Last year we covered the first Sport Social Media Index, compiled by the guys at Umpf in Leeds and ranked by a panel of four judges. The list covers 148 professional football, rugby and cricket teams in the UK and is the most comprehensive of its kind.
Red Card 2015 is a preview to the annual Mailman ‘China Digital Champions League’ report that looks at the performance of Europe’s top clubs within the country. The agency has taken a look at the clubs outside of the top 15, almost the Europa League of digital performance.
Recently I was invited to write an article on the Vodafone small business blog “Your Better Business”, which I was delighted to accept. The objective of the article was to give an overview of how the sports media industry has been transformed by changes in technology and what the future holds for the industry. Below is my summary and you can see the original here, love to hear if you agree….
Widely available internet access has enabled anyone’s voice to be heard, and on a scale never imaginable of before. I’ve been blogging on sport and the impact of digital media on it for the last five years and it’s only the ready availability of free websites like WordPress, cheap hosting and social media to promote articles and research new ones that has really made it possible.
The impact that technology has had on sport and how it is reported, whether it’s on certain niches such as digital and sport or more general discussions around teams and leagues around the world, has been huge. Previously you could say that sport needed the media, almost on an unconditional basis. But the boot is now firmly on the other foot so to speak.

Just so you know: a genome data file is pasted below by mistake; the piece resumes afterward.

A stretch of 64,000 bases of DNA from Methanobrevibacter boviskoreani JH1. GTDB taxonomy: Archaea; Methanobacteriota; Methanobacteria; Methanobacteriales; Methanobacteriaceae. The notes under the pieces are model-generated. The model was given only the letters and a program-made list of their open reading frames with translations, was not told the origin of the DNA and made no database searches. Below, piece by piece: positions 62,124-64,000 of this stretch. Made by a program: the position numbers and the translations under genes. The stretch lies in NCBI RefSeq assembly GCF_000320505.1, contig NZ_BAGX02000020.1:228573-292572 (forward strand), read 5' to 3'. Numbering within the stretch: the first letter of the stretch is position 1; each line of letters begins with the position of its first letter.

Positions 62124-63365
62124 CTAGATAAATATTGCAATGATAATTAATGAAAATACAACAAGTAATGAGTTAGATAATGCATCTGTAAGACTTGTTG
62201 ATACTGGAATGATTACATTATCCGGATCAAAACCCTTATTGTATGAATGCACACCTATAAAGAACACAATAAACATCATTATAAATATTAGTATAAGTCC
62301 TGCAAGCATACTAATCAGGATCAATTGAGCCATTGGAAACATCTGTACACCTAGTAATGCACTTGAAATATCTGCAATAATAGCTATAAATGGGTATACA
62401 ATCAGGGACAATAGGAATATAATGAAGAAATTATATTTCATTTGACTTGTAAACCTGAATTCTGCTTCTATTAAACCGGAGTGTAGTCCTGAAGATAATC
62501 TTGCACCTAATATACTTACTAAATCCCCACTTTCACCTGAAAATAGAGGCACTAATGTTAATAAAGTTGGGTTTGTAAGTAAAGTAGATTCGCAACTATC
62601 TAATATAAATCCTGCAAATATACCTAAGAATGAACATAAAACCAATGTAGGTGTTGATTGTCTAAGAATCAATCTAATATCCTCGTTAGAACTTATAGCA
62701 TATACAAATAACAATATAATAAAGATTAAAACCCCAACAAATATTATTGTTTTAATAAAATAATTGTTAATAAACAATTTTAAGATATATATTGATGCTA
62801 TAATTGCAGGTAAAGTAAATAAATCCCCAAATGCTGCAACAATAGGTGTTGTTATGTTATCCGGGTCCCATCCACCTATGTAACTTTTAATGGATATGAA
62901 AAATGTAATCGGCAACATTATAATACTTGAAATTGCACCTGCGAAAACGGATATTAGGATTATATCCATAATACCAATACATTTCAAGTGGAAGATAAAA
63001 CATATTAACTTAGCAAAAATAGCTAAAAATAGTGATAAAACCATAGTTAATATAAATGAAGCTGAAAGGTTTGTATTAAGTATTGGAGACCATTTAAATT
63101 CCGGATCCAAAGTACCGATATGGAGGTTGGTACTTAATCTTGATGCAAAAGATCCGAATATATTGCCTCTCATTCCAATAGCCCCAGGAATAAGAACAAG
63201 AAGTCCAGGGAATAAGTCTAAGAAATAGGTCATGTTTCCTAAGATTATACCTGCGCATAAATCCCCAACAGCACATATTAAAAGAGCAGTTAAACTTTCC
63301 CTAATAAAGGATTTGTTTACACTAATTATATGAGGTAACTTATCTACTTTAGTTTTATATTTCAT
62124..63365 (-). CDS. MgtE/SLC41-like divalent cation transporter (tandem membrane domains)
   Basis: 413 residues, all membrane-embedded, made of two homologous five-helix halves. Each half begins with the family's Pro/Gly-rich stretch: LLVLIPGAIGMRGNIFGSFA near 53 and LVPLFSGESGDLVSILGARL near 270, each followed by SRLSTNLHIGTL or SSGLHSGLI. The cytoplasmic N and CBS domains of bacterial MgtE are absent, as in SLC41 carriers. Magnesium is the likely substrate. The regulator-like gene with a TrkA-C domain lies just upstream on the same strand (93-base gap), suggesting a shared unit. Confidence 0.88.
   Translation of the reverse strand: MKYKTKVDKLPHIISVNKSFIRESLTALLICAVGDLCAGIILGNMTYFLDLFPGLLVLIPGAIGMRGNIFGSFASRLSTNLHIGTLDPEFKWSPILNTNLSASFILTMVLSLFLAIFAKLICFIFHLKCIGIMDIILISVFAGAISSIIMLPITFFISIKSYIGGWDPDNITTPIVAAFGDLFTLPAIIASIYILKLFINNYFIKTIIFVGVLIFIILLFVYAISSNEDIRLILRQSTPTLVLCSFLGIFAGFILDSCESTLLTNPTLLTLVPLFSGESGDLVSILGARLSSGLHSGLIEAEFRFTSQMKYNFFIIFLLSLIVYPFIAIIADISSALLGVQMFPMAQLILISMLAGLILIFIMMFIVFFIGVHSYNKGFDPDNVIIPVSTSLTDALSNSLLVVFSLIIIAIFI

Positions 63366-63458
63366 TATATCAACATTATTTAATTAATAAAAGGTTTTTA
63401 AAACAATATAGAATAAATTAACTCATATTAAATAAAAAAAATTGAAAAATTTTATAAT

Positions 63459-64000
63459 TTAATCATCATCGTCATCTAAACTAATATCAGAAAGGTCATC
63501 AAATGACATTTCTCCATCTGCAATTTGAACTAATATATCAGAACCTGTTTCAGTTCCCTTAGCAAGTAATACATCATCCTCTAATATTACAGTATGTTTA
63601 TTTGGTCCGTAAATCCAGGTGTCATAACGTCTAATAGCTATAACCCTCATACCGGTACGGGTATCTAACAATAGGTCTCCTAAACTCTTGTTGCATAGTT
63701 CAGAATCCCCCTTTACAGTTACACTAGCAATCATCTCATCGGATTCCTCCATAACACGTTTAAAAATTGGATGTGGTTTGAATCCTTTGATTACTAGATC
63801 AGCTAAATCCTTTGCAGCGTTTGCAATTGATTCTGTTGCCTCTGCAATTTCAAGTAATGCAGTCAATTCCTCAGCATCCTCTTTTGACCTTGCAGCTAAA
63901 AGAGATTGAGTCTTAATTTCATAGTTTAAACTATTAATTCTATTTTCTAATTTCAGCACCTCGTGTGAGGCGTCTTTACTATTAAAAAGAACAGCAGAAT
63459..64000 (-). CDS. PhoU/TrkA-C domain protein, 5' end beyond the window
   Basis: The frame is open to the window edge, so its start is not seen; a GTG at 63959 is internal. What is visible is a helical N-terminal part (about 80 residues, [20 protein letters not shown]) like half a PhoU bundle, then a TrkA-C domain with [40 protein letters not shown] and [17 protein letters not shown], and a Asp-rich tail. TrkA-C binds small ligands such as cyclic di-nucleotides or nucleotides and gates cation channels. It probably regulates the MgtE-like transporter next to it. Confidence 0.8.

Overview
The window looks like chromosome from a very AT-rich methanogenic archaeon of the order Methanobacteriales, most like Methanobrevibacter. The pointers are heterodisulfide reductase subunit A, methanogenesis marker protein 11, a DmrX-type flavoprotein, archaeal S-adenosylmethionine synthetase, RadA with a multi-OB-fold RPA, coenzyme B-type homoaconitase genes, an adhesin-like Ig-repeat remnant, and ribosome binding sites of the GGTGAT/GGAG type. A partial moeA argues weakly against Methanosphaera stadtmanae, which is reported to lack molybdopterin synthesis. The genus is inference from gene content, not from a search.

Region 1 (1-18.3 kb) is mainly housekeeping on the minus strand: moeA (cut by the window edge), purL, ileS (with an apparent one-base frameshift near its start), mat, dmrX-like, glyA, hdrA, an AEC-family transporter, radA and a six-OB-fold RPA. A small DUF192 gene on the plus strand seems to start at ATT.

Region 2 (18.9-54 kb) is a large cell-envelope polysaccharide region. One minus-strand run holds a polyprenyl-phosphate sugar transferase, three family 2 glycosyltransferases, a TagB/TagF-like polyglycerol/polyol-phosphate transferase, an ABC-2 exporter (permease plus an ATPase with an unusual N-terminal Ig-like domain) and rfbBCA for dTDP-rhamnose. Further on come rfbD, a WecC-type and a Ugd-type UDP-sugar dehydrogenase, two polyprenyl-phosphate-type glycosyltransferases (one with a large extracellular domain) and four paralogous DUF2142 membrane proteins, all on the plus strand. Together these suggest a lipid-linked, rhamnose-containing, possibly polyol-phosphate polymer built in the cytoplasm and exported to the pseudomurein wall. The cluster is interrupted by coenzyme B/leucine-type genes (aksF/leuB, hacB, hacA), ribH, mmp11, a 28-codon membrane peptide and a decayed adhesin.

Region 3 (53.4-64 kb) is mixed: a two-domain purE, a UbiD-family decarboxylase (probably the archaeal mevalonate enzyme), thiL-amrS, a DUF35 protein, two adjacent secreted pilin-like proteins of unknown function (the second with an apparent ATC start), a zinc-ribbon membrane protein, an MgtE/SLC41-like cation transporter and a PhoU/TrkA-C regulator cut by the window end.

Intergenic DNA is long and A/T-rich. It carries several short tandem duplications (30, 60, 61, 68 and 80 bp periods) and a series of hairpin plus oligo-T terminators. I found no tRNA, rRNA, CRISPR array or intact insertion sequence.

Marc Cooper, until recently the Head of Audience and Content at The Football League, gave some insight into how the relationship between fans, the media and football teams has changed;
“Football clubs have always been able to give fans certain things that other media can’t, which is information and confirmation. Fans may have read about their team being linked with certain players, and they’ll look to their club website to confirm it. But fans want more than that. They want to be entertained too, and they want to know more about the players at their club. That’s another area that clubs can serve the fans well.”
It’s not only the major sports that have reaped the benefits of being in a more connected world. The so-‐called ‘lesser known sports’ can now act as their own media company, not having to rely on the scraps available within mainstream publications. This really is a game changer for them and will help raise awareness for their sport and get people interested in playing and/or watching it.
So where does that leave the journalist? The truth is that this has been the most radical shift in the media business in generations. And as with all periods of change there will be a time of adjustment as the old slowly learns how to work with and make use of the new.
The journalist is now the independent trusted resource, the one who has used his/her contacts and found out what is actually happening, not just the rumours (most of the time). They can spend time putting together great analysis and speak directly to the players involved. They are now the authentication, the experts we turn to when in doubt.